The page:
To the jury, the case was as plain as the nose on Michael Jackson's face. In the lawsuit filed against Jackson by concert promoter Marcel Avram, at which Jackson shocked the world with his testimony last November merely by showing his face, the Santa Maria, Calif., jury ruled Thursday that the singer owes Avram $5.3 million for pulling out of the promoter's planned ''millennium'' concerts on New Year's Eve 1999.
Jackson's attorney, Zia Modabber, spun the verdict as a victory for his client, telling Reuters, ''Mr. Avram didn't get nearly what he wanted.'' (He had sued for $21 million). Modabber also said he's considering an appeal. In fact, Avram's attorney, Skip Miller, is planning an appeal as well, saying that procedural rulings by the judge prevented jurors from considering some $6 million of the damages Avram claimed.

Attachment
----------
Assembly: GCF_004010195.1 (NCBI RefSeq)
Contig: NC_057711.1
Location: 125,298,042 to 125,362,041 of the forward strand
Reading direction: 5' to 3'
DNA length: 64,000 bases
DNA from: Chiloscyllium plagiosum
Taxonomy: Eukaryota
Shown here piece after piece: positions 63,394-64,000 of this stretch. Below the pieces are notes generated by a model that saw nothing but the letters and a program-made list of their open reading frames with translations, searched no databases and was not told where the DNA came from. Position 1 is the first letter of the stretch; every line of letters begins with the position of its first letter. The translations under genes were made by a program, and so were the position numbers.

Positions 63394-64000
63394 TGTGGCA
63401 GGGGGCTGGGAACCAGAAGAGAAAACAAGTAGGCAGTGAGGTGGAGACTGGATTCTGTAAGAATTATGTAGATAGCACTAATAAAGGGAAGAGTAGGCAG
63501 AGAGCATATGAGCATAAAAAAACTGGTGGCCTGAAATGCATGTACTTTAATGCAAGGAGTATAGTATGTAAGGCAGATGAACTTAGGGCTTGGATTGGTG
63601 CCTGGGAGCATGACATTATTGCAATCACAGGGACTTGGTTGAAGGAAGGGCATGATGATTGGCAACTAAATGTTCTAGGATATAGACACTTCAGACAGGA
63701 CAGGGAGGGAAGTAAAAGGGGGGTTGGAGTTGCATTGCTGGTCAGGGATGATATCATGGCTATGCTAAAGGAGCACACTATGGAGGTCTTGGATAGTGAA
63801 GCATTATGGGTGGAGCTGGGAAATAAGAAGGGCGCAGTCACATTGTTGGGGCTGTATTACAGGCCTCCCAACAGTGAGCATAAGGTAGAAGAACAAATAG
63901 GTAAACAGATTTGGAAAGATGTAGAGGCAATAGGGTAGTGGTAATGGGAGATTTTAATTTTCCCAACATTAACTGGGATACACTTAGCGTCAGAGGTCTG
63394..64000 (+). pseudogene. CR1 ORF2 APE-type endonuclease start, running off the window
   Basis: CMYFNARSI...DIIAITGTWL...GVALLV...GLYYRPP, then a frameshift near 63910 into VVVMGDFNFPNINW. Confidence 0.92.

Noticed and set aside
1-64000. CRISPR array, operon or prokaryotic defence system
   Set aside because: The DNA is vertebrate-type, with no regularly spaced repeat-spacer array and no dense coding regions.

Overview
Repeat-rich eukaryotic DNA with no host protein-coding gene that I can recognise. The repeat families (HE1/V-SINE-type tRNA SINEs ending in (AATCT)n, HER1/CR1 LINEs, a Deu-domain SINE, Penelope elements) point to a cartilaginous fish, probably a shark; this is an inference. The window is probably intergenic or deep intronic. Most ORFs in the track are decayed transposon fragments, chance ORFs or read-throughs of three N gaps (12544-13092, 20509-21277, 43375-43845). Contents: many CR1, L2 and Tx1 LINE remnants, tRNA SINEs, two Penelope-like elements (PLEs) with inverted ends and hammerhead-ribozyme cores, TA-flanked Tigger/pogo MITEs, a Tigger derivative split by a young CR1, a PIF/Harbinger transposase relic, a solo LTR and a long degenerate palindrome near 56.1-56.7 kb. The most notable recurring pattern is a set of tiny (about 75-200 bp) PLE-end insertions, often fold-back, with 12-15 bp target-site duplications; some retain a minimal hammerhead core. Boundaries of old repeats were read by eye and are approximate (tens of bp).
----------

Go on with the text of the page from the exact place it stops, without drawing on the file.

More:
The ruling wasn't the only piece of bad financial news for the King of Pop on Thursday. According to the Associated Press, Jackson may have violated zoning rules in Santa Barbara County by claiming his Neverland Ranch is an agricultural preserve, earning himself a generous tax break. County supervising planner Larry Appel says the developed portion of Neverland -- including buildings and the amusement park rides -- covers three times the acreage it should in order to merit the tax break. He'll present his findings to the county on Friday, which could result in Jackson being ordered either to raze some of the buildings or cough up the tax difference.